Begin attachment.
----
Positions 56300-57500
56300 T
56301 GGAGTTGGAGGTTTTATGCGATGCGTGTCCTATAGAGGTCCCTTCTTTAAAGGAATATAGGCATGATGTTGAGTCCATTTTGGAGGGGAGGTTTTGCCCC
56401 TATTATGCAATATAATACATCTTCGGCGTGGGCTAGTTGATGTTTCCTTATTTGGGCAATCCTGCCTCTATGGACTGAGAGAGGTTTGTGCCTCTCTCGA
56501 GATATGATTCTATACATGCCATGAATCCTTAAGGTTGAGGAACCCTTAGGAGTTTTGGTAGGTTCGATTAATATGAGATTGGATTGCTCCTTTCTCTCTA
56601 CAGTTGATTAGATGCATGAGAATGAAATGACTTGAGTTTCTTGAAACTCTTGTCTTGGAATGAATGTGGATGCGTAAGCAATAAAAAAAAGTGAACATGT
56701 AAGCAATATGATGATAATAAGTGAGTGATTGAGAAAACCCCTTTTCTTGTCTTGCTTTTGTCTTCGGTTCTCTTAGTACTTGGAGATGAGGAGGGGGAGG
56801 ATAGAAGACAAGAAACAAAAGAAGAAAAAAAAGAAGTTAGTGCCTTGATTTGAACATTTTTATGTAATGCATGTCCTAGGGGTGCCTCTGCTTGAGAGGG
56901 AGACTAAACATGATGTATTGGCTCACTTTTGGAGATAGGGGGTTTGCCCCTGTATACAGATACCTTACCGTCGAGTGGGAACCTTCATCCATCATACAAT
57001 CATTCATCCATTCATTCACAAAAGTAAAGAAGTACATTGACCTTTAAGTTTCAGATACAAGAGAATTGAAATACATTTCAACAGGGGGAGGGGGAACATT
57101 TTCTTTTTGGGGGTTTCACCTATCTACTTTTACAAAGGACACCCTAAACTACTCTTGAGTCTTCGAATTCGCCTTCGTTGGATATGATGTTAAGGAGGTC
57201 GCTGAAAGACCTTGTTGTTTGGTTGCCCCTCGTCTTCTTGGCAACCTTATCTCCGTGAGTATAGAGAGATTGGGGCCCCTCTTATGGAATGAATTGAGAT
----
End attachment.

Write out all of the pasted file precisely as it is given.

Positions 56300-57500
56300 T
56301 GGAGTTGGAGGTTTTATGCGATGCGTGTCCTATAGAGGTCCCTTCTTTAAAGGAATATAGGCATGATGTTGAGTCCATTTTGGAGGGGAGGTTTTGCCCC
56401 TATTATGCAATATAATACATCTTCGGCGTGGGCTAGTTGATGTTTCCTTATTTGGGCAATCCTGCCTCTATGGACTGAGAGAGGTTTGTGCCTCTCTCGA
56501 GATATGATTCTATACATGCCATGAATCCTTAAGGTTGAGGAACCCTTAGGAGTTTTGGTAGGTTCGATTAATATGAGATTGGATTGCTCCTTTCTCTCTA
56601 CAGTTGATTAGATGCATGAGAATGAAATGACTTGAGTTTCTTGAAACTCTTGTCTTGGAATGAATGTGGATGCGTAAGCAATAAAAAAAAGTGAACATGT
56701 AAGCAATATGATGATAATAAGTGAGTGATTGAGAAAACCCCTTTTCTTGTCTTGCTTTTGTCTTCGGTTCTCTTAGTACTTGGAGATGAGGAGGGGGAGG
56801 ATAGAAGACAAGAAACAAAAGAAGAAAAAAAAGAAGTTAGTGCCTTGATTTGAACATTTTTATGTAATGCATGTCCTAGGGGTGCCTCTGCTTGAGAGGG
56901 AGACTAAACATGATGTATTGGCTCACTTTTGGAGATAGGGGGTTTGCCCCTGTATACAGATACCTTACCGTCGAGTGGGAACCTTCATCCATCATACAAT
57001 CATTCATCCATTCATTCACAAAAGTAAAGAAGTACATTGACCTTTAAGTTTCAGATACAAGAGAATTGAAATACATTTCAACAGGGGGAGGGGGAACATT
57101 TTCTTTTTGGGGGTTTCACCTATCTACTTTTACAAAGGACACCCTAAACTACTCTTGAGTCTTCGAATTCGCCTTCGTTGGATATGATGTTAAGGAGGTC
57201 GCTGAAAGACCTTGTTGTTTGGTTGCCCCTCGTCTTCTTGGCAACCTTATCTCCGTGAGTATAGAGAGATTGGGGCCCCTCTTATGGAATGAATTGAGAT